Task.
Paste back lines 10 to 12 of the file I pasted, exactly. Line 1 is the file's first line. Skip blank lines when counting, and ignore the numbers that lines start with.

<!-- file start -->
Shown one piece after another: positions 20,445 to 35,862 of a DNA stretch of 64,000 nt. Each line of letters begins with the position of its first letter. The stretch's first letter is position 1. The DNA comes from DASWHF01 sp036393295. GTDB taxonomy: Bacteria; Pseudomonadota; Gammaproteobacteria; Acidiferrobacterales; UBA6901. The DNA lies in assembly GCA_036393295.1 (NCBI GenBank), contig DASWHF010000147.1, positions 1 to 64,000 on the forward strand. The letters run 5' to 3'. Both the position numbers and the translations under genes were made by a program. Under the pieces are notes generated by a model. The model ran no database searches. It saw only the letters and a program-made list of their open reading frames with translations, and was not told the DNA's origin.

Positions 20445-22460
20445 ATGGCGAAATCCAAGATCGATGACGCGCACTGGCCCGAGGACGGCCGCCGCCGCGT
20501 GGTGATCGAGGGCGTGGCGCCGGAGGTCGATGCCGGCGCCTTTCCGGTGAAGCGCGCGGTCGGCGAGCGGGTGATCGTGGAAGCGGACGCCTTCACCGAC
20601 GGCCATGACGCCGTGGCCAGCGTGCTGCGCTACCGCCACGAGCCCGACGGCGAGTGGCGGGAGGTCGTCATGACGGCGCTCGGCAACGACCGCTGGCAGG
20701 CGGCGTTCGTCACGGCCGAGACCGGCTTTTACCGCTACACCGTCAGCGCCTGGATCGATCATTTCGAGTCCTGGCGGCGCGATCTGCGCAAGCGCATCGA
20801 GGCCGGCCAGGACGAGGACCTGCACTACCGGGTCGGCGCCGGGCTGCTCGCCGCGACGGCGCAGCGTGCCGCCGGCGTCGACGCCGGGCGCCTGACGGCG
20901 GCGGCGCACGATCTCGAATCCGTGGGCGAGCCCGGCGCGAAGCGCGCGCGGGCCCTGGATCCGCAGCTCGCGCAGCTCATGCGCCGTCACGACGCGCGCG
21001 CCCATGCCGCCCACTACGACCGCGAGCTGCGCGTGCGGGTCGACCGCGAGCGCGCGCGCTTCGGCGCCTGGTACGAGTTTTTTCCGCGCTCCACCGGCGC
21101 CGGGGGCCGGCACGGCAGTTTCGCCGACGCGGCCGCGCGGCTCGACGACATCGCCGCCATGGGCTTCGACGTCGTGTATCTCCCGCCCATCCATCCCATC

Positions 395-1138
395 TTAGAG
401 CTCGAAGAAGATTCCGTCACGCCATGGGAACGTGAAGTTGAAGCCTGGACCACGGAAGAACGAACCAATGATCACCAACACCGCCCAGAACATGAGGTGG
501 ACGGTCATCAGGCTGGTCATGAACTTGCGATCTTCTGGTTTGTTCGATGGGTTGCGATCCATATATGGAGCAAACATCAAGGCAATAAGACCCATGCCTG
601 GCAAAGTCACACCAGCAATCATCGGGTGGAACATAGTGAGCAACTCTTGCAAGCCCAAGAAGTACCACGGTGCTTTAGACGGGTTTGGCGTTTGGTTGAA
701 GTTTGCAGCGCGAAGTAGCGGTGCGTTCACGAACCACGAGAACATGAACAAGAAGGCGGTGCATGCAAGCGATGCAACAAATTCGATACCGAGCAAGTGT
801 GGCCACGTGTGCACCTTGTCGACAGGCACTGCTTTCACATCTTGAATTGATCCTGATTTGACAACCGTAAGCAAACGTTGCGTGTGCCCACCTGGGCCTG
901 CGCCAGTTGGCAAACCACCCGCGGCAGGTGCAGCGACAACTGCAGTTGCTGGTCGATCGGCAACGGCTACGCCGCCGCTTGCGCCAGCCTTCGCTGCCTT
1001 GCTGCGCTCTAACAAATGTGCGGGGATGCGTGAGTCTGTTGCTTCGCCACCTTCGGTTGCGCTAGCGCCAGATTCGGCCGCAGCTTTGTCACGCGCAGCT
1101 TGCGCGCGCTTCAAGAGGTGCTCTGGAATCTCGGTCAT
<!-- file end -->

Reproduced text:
21101 CGGGGGCCGGCACGGCAGTTTCGCCGACGCGGCCGCGCGGCTCGACGACATCGCCGCCATGGGCTTCGACGTCGTGTATCTCCCGCCCATCCATCCCATC

Positions 395-1138
395 TTAGAG